Replacing Pedro Segarra and Charlie Ortiz's civil union document with a marriage certificate won't deepen the Hartford couple's commitment to one another and it certainly won't grant them any more rights under the law.
But it would make a world of difference in how the world views their 10-year relationship, said Segarra, a lawyer and a member of the Hartford city council who was one of dozens of people to testify Monday at a legislative hearing on a bill legalizing gay marriage.
"I try to explain a civil union to my younger nieces and nephews but they don't understand,'' Segarra said as he stood outside the packed hearing room. "It's so complicated. It would be so much simpler to just say we're married.''
Nearly two years after lawmakers passed a bill permitting civil unions, lawmakers were back discussing gay marriage. Hundreds of people on both sides of the issue came to the Capitol to weigh in and to listen during a hearing in the Legislative Office Building that stretched on into Monday night. The hearing was so jammed with people that the Capitol police had to set up an overflow room -- then an overflow for the overflow room -- so the crowd could see and hear what was happening.
Opponents of the bill agreed with supporters on one fact: At its heart, this was a debate over the meaning of marriage.
"I agree with advocates of gay marriage that the word `marriage' matters,'' said Maggie Gallagher, president of the Institute for Marriage and Public Policy in Washington, D.C. Limiting marriage to heterosexuals only is no more discriminatory than restricting Social Security benefits to older folks, she said.
Moreover, Gallagher and other critics say, rewriting the state's marriage statutes would have profound consequences for society. "Marriage is older than the state of Connecticut," she said. "You're talking about putting a big new thought into the law."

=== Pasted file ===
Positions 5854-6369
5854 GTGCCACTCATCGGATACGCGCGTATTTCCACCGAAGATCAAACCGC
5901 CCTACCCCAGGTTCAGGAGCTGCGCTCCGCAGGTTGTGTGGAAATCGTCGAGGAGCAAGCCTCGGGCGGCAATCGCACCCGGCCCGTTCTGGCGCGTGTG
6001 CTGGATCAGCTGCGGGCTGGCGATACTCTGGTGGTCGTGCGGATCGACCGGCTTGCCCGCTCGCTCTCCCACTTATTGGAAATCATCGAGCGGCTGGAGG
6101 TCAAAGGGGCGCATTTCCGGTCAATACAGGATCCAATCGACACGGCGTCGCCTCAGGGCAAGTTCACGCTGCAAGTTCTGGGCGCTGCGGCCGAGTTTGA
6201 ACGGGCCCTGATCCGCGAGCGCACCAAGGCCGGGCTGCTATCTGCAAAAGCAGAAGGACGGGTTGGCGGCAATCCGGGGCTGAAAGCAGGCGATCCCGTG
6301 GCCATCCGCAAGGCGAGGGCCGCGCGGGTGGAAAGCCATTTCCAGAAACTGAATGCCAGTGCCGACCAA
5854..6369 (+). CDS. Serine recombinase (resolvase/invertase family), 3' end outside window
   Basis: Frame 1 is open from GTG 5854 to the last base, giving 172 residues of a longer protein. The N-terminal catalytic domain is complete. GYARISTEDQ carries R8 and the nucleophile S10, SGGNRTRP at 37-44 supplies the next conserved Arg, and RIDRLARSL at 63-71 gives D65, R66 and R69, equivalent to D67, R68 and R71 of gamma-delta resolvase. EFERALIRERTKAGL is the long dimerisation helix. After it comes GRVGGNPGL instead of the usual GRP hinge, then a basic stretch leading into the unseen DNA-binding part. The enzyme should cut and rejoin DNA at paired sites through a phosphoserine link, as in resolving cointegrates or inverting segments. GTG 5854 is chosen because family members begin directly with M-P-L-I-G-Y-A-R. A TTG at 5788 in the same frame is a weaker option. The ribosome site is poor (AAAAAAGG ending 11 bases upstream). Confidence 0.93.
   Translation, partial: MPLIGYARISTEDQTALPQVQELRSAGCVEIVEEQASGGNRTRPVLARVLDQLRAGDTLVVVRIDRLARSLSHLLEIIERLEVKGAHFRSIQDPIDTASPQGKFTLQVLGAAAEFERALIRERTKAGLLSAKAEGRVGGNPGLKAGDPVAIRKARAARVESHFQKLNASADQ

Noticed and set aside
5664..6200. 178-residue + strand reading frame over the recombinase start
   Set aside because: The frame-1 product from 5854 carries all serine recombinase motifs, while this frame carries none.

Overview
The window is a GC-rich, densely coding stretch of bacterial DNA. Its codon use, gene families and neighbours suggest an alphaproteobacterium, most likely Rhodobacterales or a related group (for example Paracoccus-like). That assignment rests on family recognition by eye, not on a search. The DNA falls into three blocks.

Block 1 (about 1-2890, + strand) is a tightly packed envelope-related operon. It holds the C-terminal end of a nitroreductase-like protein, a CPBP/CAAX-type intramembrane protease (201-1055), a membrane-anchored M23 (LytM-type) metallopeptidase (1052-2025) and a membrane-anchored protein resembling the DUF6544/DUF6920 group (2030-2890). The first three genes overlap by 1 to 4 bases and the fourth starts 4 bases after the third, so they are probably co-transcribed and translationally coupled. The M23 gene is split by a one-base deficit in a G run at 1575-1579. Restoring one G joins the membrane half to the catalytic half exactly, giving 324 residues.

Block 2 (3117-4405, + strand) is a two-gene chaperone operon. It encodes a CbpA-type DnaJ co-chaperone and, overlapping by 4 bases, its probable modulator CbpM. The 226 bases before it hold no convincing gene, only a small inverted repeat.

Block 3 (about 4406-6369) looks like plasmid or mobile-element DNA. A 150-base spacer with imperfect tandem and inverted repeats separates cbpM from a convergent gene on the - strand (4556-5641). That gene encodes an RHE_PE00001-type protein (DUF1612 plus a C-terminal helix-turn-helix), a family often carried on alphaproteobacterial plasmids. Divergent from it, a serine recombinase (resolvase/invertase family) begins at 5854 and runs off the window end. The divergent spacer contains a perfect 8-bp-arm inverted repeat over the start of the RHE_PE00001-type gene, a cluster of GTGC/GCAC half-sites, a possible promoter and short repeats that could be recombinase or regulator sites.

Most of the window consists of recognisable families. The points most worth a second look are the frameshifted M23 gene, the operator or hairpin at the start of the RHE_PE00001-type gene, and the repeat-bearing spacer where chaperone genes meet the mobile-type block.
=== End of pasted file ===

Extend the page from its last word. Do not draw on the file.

Some lawmakers had similar concerns. Rep. Arthur O'Neill, R-Southbury, compared the measure to the march toward suburbanization in the 1950s, saying that nobody could conceive of problematic issues such as urban sprawl a half-century ago. When it comes to gay marriage, he said, "I wonder what the consequences to ... society are going to be."
And, said Sen. David Cappiello, R-Danbury, changing the law won't necessarily change public opinion, something that many supporters believe.
In 2005, Connecticut became the second state to allow civil unions, which provide same-sex couples with all of the rights and responsibilities of marriage under state law.
Vermont and New Jersey also allow civil unions and California permits gays and lesbians to enter into domestic partnerships; Massachusetts is the only state that permits gay marriage.
The state's civil unions law, while providing many tangible benefits, does not go far enough, the bill's backers said.
Even if the General Assembly approves the gay marriage bill, same-sex couples would not gain any federal rights, because the federal government does not recognize gay marriage.
Supporters say they expect the bill will come up for a vote sometime this session. Gov. M. Jodi Rell, who signed the civil unions bill in 2005, has indicated in the past that she does not support gay marriage.
But Anne Stanback, president of the gay rights coalition Love Makes a Family, is undaunted. "I have confidence that if she sits and listens to our stories, she'll see it's the fair thing to do.''
Contact Daniela Altimari at firstname.lastname@example.orgCopyright © 2015, Los Angeles Times